Despite those inconsistent tendencies, upside is certainly there with Peraza, who is capable of playing both middle infield positions and even some outfield if need be.

With Boston, the former 2010 international signee figures to split time with Michael Chavis at second while also providing some insurance for Xander Bogaerts if the All-Star shortstop needs time off for whatever season.

Prior to the pandemic-induced layoff that began in March, Peraza slashed .233/.233/.300 with two doubles, one RBI, and one stolen base for the Red Sox in 12 Grapefruit League games.

Red Sox Renew Rafael Devers’ Contract for 2020 Season After Both Sides Fail to Reach Agreement

The Red Sox and third baseman Rafael Devers were unable to reach an agreement on a figure for his 2020 salary, meaning the club instead renewed the 23-year-old’s contract for the coming season.

According to The Boston Globe’s Alex Speier, Devers will earn approximately $692,5000 this year, about a 13% raise from the $614,500 he made in 2019.

The 2020 campaign will mark Devers’ final season before he becomes arbitration eligible next winter. From this point forward, the Dominican Republic native is under team control for four more years before he reaches free agency for the first time at the conclusion of the 2023 season.

Going back to late last September, it was reported by WEEI’s Rob Bradford that the Red Sox were planning on offering Devers a contract extension at some point during the offseason.

Since that time, as we know, the club had quite the winter, hiring Chaim Bloom as chief baseball officer in October, parting ways with Alex Cora in January, and trading Mookie Betts and David Price to the Dodgers and naming Ron Roenicke interim manager in February.

Those factors, in addition to the mandate of getting under the $208 million luxury tax threshold, more than likely pushed extension talks with Devers further down the to-do list.

“If it comes, it comes,” Devers said, through translator Bryan Almonte, of a potential contract extension. “That would be great. But I’m just focused on right now. We haven’t had discussions about that yet. My agent hasn’t told me anything. As of now, I’m just focused on playing the game.”

Devers is coming off a season in which he finished 12th in American League Most Valuable Player voting after slashing .311/.361/.555 with 32 home runs and 115 RBI over 156 games played in 2019.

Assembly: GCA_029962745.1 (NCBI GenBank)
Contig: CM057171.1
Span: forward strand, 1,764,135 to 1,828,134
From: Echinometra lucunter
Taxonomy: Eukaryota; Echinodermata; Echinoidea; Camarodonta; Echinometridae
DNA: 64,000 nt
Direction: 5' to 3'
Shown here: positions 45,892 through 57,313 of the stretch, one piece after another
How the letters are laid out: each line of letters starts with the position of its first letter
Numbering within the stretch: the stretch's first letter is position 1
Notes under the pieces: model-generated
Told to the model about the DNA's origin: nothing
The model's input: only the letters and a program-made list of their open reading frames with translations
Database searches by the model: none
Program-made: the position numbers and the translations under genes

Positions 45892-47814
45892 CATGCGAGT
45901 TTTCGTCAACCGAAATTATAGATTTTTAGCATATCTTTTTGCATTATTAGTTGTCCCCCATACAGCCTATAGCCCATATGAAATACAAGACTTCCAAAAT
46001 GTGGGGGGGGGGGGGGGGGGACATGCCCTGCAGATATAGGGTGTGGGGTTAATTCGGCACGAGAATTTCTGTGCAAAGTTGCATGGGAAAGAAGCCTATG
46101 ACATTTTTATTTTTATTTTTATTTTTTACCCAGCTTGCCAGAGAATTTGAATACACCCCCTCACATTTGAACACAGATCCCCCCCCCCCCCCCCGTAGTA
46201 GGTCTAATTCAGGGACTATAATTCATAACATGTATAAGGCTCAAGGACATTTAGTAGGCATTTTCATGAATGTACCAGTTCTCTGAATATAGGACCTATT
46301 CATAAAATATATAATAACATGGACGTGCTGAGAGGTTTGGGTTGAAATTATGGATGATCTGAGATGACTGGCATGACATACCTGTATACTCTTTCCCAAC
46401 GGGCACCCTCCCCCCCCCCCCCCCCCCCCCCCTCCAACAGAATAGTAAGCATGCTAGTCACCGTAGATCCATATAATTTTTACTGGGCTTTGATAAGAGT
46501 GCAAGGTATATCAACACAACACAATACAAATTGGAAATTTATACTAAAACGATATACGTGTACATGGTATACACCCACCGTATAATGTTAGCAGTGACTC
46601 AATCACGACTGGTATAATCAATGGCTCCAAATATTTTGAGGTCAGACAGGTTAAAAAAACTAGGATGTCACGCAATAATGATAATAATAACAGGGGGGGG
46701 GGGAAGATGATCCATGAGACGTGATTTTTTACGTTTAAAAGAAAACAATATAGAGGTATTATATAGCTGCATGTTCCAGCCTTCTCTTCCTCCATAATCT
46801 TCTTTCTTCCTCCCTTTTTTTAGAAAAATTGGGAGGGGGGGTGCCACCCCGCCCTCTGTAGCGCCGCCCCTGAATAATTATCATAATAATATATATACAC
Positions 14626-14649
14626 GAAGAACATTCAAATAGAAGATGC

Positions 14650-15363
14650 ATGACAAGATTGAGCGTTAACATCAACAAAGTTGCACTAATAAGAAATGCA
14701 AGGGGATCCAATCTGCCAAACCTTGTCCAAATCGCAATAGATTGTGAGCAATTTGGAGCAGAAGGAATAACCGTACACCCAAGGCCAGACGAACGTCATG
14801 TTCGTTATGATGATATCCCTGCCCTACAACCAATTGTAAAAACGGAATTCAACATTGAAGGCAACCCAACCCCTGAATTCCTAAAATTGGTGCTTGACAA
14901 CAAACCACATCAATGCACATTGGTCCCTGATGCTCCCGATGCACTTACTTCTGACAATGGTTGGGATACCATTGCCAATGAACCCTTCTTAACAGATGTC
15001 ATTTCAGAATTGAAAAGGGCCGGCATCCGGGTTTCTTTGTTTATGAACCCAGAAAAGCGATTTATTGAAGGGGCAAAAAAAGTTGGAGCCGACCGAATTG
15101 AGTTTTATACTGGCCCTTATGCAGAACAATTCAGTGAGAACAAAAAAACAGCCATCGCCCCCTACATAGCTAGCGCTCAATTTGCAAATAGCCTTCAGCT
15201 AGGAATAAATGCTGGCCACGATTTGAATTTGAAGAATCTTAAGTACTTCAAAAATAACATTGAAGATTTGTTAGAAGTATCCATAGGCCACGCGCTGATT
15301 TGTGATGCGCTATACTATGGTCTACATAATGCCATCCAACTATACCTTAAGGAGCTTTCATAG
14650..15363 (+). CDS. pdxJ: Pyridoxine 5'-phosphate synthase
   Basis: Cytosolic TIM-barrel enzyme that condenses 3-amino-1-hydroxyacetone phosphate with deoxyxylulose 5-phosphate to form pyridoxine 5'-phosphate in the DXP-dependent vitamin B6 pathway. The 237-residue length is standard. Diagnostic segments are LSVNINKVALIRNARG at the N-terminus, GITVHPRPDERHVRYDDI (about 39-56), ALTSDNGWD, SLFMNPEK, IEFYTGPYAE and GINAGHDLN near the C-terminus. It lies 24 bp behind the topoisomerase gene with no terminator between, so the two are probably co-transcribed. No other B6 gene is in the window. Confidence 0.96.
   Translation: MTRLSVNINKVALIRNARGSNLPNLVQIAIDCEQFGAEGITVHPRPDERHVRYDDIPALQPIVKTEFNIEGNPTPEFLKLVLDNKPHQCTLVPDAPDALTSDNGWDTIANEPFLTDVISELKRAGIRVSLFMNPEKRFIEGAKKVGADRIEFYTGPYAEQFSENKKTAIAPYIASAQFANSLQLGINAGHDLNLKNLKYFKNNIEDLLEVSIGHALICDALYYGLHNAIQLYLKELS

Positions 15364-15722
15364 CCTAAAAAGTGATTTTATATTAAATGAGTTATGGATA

In addition to renewing Devers’ contract on Monday, the Red Sox also reached agreements with 19 other pre-arbitration players on one-year deals for the 2020 season.

Those 19 players are Jonathan Arauz, Yoan Aybar, Ryan Brasier, Colten Brewer, Austin Brice, C.J. Chatham, Michael Chavis, Bobby Dalbec, Matt Hall, Kyle Hart, Darwinzon Hernandez, Tzu-Wei Lin, Chris Mazza, Mike Shawaryn, Josh Taylor, Alex Verdugo, Marcus Walden, Ryan Weber, and Marcus Wilson.

Verdugo, the centerpiece in the Betts and Price trade, will earn $601,500 in 2020, per Speier.

 

Red Sox Win Arbitration Case With Eduardo Rodriguez

The Red Sox have won their arbitration case with left-hander Eduardo Rodriguez, according to The Athletic’s Ken Rosenthal. The club will pay Rodriguez $8.3 million this season, not the $8.975 million he filed for last month.

Rodriguez, who turns 27 in April, is coming off a breakout campaign last year after posting a 3.81 ERA and 3.86 FIP over a career-best 34 starts and career-best 203 1/3 innings pitched. That was solid enough to earn him a sixth-place finish in American League Cy Young voting.

The Venezuela native was one of only two Sox players who remained unsigned going back to the deadline to exchange arbitration figures last month.

The other player, Andrew Benintendi, agreed to a two-year, $10 million contract extension with Boston last week that essentially buys out his first two seasons of arbitration eligibility.

By earning $8.3 million in 2020, Rodriguez will become the third-highest paid pitcher on the club’s active roster. He is eligible to become a free agent for the first time following the 2021 season.

Red Sox, Andrew Benintendi Agree to Two-Year Extension to Avoid Arbitration

The Red Sox have signed outfielder Andrew Benintendi to a two-year, $10 million extension through the 2021 season, thus avoiding salary arbitration. The club made the signing official earlier Saturday.